Jean-Jacques Avenel / Gaël Mevel / Thierry Waziniak / Bruno Angelini / Riccardo Del Fra

December 29, 2003

Danses Parallèles

Leo LE-376-CD



Sketch SKE 333037

Core sounds that are so deliberate as to verge on stasis and so subdued that they’re nearly soundless, French pianists Gaël Mevel and Bruno Angelini helm two trio sessions that are technically impressive, but cry out for variations in time and tempo.

One book written on Britain’s New Romantic Movement in pop music is entitled “As if Punk Never Happened”, and you can create a similar slogan for the piano music here. Mevel and Angelini seem to exist in a world where Cecil Taylor, Thelonious Monk and even Oscar Peterson never happened. It’s a polite world where clean, to the point playing is produced without telltale sweat stains and nothing is ever askew or out of place. But it creates output that’s so laid back and low key that it makes some of Bill Evans’ or Keith Jarrett’s more restrained efforts sound like the boogie woogie output of Albert Ammons or Pete Johnson.

Unsurprisingly both pianists are about the same age — in their late thirties — have classical grounding and prefer similar prim and gentle sounds. One of Blanc-Mesnil-based Angelini’s sideman gigs was accompanying singer Thierry Peala interpreting the moody timbres of Canadian trumpeter Kenny Wheeler’s music. Mevel’s introduction to improvisation came from studies with American pianist Eric Watson, who in his work with Steve Lacy and others has shown an excessively formal approach to improvisation. Mevel, who has also improvised scores for classic silent films, seems to draw on the fragile, legit branch of French improv.

Luckily both DANSES PARALLÈLES and EMPREINTES do have a few saving graces. Mevel plays a wheezy, German-style button accordion called the bandoneon on one track, and throughout has the invaluable aid of bassist Jean-Jacques Avenel, who has worked in Lacy ‘s band for more than 20 years. Angelini features a bassist, Roman-born Riccardo Del Fra, who recorded 12 albums with trumpeter Chet Baker, and thus should know a thing or do about delicate sounds. Del Fra helps vary the textures on some tracks. Drummers Ichiro Onde (Angelini) and Thierry Waziniak (Mevel), are similarly unprepossessing to the extent that it appears that they’re often MIA here.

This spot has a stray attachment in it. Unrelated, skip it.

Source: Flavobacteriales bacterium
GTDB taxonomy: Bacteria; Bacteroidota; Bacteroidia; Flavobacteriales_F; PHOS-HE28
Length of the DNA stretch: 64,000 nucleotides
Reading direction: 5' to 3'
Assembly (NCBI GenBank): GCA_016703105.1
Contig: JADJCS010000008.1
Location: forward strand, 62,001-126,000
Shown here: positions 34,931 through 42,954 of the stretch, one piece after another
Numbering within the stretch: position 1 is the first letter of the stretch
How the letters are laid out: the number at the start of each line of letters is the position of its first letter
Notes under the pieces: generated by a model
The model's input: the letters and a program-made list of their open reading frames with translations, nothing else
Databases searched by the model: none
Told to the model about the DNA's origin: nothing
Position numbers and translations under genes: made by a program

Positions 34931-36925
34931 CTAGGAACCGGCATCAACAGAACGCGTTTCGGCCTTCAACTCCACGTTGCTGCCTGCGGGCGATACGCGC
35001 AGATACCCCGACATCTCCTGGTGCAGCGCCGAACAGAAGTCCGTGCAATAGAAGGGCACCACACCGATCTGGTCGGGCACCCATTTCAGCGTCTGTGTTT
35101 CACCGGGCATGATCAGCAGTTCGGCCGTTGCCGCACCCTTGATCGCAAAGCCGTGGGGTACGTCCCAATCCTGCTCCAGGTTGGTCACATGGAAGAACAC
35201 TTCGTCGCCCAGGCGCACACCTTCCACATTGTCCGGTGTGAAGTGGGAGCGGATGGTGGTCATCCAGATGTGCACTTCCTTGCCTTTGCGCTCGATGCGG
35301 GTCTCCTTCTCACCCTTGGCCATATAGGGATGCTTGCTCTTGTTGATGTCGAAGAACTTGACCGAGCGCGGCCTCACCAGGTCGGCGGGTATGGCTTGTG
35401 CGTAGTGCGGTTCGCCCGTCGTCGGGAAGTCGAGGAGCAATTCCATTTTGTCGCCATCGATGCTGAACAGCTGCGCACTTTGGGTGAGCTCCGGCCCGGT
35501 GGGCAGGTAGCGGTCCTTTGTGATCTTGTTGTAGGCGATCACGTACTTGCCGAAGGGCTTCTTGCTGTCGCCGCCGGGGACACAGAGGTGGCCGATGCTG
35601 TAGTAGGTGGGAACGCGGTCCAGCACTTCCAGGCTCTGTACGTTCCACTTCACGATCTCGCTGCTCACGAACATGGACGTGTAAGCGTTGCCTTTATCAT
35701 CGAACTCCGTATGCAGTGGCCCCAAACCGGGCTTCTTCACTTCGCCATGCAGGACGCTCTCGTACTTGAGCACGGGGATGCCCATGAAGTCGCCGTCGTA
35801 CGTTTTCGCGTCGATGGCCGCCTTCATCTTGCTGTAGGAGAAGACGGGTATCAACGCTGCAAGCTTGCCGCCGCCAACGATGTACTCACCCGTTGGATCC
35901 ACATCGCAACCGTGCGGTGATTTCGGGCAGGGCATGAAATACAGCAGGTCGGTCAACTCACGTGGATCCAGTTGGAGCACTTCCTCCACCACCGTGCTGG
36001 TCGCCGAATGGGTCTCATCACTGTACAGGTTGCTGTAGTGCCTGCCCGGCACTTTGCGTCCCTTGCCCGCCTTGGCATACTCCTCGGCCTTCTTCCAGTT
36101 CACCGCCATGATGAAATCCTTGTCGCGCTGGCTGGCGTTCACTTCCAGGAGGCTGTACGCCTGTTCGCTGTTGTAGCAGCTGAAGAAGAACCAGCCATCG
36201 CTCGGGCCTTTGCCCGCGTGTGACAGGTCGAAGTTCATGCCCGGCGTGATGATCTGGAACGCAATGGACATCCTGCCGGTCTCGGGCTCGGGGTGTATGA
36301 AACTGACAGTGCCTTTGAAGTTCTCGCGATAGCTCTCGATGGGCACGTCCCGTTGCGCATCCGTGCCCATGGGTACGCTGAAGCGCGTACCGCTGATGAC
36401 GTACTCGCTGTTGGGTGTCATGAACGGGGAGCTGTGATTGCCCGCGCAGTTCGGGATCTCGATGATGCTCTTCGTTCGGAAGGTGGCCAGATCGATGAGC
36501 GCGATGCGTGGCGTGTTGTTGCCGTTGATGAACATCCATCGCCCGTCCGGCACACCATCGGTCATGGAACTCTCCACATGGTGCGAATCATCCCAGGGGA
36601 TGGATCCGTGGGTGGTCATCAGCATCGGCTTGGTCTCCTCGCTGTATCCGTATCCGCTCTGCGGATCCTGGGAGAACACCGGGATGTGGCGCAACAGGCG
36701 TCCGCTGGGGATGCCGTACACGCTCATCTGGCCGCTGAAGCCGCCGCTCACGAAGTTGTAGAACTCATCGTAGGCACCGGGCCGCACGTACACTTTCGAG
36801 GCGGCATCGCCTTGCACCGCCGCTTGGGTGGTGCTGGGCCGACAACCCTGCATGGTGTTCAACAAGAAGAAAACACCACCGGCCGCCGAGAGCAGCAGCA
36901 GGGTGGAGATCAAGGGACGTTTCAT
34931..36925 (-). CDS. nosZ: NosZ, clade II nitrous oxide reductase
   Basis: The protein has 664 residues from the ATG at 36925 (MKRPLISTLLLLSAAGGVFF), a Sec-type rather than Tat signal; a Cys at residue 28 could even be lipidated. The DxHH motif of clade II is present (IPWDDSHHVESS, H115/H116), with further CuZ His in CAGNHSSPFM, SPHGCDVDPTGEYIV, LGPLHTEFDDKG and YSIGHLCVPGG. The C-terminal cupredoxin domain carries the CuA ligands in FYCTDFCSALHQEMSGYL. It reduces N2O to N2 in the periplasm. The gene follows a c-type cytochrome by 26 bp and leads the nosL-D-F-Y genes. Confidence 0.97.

In fact, on tracks like “Le pencheur de balance” and elsewhere, Waziniak almost appears to be hitting a toy drum with modest clink clanks rather than challenging a real kit. With the pianist building up cadences of high intensity crossed lines only to subside into hesitant single notes, it’s up to Avenel’s ringing, full-bodied bass line to guide the tune at an adagio pace without losing momentum. Accompanying piano stylists like Mal Waldron and Bobby Few probably helped the bassist with this concept.

Just as Mevel conceives of the rest of the CD made up of waltzes that “seem at times to vanish”, his methodical bandoneon playing on “La valse naturelle”, (“the natural waltz”) brings with it no joyous echoes of tarantellas, czardas or freylach melodies. Neither do his low-intensity harmonic vibrations when he moves back to piano. The only time he seems to forget himself enough to pile on soundboard-altering octaves is after Avenel’s spectacular bass solo. Although per the occasion, it too resembles a showpiece at a legato classical bass recital than anything more jazzy, at points he creates simultaneous treble and bass lines, resonating double stopping and speedy octave jumps up the scale almost into viola territory.

On “Autour de Sammy” on the other disc however, Del Fra’s accompaniment doesn’t move much past restrained single stopping, with Onde’s cymbal smacks and continuos ratamacues as circumscribed as Jack DeJohnette’s work with Jarrett. Also, listening to the disconnected piano finger glisses and low frequency vibrations from the pianist it’s obvious that the “Sammy” of the composition isn’t the late blues piano specialist Sammy Price. Price, who was a masterful swinger, knew all about silence, but unlike this one his tunes never moved on a soft single note touch that gets quieter and quieter until it fades into silence.

EMPREINTES’ stand out track is “(Bokhyo)”, which is also titled with some unreproducible Oriental characters. Using a bright, Far Eastern-styled tone, the pianist gets more intense and varies his touch as he plays. De Fra contributes scraping, aviary arco lines and Onde snare drum pressure and a final ceremonial cymbal crash.

Most of the other tunes sound like ballads performed at half-speed. If a piece like “K Particular” begins with what seems to be a forearm smash across the keyboard, split-second build ups of flashing arpeggios quickly give way to late night harmonies. Finally the performance builds up to a climax, but subsides before resolution, sort of keyboardus interruptus.

Proficient enough in realizing their desires on the piano, it’s evident that the ideas of both Angelini and Mevel could be more in evidence if their CDs were a little warmer in execution. Perhaps a strategically placed alarm clock or a handful of wake-up pills could get both of them to put a little more “oomph” in their output.

— Ken Waxman

Track Listing: Danses: 1. Un oiseau sur l’épaule 2. Le pencheur de balance 3. La marchande speculoos 4. Valse soudaine 5. Judex 6. La valse naturelle 7. Perlude 8. Le temps est à l’orange 10. Un autre oiseau

Personnel: Danses: Gaël Mevel (piano, bandoneon); Jean-Jacques Avenel (bass); Thierry Waziniak (drums)

Track Listing: Empreintes: 1. Aurores 2. Autour de Sammy 3. Confidences 4. (Bokhyo) 5. Morceau de Sable 6. Une Longue Traversée 7. Caprices 8. K Particular 9. Valentin Danse

Personnel: Empreintes: Bruno Angelini (piano); Riccardo Del Fra (bass); Ichiro Onoe (drums)